If a debt collector is trying to portray that they are a bailif, you should call us for advice.

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Options for stopping bailiff action

There are a number of different options for stopping bailiff action. The best options for you will depend on your personal situation. However, if you don't think you owe the debt, you should still act as quickly as possible to resolve the situation with the creditor and the bailiff.

1. Offer payment in full to your creditor.

If you can afford to pay off the debt in full, or a family member offers to pay this for you, it is worth doing as soon as possible as the fees charged by the bailiffs for home visits will escalate your debt. Paying in full is still an option even if bailiffs arrive at your door. Ensure you get a receipt for any payments made to the creditor or bailiff.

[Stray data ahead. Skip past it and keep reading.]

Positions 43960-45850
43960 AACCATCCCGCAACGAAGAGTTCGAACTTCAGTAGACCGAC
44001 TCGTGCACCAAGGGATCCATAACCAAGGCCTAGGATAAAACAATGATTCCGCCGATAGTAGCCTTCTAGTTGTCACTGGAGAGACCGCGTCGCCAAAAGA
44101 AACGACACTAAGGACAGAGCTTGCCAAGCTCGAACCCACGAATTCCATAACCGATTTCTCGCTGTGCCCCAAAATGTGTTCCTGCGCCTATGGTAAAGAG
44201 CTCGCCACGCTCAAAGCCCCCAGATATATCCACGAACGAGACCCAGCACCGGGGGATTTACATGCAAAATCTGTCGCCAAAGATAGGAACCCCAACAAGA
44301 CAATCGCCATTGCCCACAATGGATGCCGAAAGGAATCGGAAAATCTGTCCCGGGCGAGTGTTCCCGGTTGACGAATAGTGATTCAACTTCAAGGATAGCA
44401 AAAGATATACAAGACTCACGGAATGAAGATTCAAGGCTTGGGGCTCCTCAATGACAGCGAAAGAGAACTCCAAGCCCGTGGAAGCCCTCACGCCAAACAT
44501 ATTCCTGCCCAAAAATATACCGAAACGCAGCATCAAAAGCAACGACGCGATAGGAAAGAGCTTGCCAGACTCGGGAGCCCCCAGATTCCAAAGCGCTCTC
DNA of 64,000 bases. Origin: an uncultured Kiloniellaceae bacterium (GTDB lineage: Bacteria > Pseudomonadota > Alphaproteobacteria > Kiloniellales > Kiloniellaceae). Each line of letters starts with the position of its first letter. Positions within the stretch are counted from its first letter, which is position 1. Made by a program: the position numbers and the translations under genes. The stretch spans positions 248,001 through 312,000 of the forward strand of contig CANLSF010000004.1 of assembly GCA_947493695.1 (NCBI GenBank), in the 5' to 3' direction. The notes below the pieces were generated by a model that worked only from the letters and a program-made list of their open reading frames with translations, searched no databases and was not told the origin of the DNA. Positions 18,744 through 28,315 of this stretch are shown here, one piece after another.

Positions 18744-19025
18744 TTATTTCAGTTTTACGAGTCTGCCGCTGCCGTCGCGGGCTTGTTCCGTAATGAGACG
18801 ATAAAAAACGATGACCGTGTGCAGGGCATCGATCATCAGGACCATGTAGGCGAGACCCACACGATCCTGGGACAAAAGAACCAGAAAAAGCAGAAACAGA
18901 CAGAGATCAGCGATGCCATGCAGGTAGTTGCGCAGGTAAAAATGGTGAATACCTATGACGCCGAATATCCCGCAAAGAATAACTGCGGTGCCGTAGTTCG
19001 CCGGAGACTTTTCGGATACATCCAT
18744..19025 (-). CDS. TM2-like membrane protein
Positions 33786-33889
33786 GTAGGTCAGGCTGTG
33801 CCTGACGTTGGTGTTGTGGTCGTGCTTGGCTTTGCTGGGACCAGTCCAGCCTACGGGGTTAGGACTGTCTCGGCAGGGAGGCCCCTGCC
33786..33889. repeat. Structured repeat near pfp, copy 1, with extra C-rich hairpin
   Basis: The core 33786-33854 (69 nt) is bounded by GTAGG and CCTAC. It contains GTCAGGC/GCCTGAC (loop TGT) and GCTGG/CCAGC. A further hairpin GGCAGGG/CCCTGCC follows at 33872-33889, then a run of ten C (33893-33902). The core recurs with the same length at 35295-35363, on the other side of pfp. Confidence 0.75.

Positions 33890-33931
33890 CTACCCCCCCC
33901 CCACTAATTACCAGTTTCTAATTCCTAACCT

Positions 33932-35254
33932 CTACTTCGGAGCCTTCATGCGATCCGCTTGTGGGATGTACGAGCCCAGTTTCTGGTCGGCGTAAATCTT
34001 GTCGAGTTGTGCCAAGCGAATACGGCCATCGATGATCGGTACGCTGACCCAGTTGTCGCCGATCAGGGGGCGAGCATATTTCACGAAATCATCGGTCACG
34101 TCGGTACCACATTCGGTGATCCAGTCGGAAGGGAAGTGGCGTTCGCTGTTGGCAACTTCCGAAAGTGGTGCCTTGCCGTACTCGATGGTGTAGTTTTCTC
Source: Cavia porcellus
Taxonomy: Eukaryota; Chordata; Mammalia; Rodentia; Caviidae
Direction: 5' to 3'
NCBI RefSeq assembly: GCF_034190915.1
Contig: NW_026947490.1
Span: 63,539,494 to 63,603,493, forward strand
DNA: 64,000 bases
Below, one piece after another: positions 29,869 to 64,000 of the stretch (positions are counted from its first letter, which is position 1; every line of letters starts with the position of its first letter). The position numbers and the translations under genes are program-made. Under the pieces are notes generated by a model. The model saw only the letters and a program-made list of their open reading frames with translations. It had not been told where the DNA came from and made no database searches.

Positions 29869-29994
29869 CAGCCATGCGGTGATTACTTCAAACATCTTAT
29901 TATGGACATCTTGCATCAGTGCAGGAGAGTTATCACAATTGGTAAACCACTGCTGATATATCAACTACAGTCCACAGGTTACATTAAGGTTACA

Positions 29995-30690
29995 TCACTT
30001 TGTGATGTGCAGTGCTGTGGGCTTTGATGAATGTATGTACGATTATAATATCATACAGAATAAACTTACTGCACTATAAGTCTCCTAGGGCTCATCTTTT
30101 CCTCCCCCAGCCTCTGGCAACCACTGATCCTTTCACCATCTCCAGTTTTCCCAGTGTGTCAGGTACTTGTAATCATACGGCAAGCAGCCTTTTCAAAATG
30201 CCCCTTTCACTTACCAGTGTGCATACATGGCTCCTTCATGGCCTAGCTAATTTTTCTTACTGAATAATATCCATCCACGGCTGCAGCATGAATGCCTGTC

2. Negotiate directly with your creditor.

You should contact your creditor straight away. Ask them to suspend the bailiff action for a few days while you work out a repayment plan to pay the debt. Where necessary, call us for further advice about how to do this. This will buy you some time to work out what the best next steps are for you.

Next you should:

  • Work out your income and expenditure so you can see how much money you have available to put towards paying your creditor each month
  • Maximise your income, for example explore renting a room out
  • Consider working extra hours or selling anything of value that will generate a lump sum
  • Make an offer to your creditor as soon as you have established how much you can pay off in a lump sum or monthly payment or both.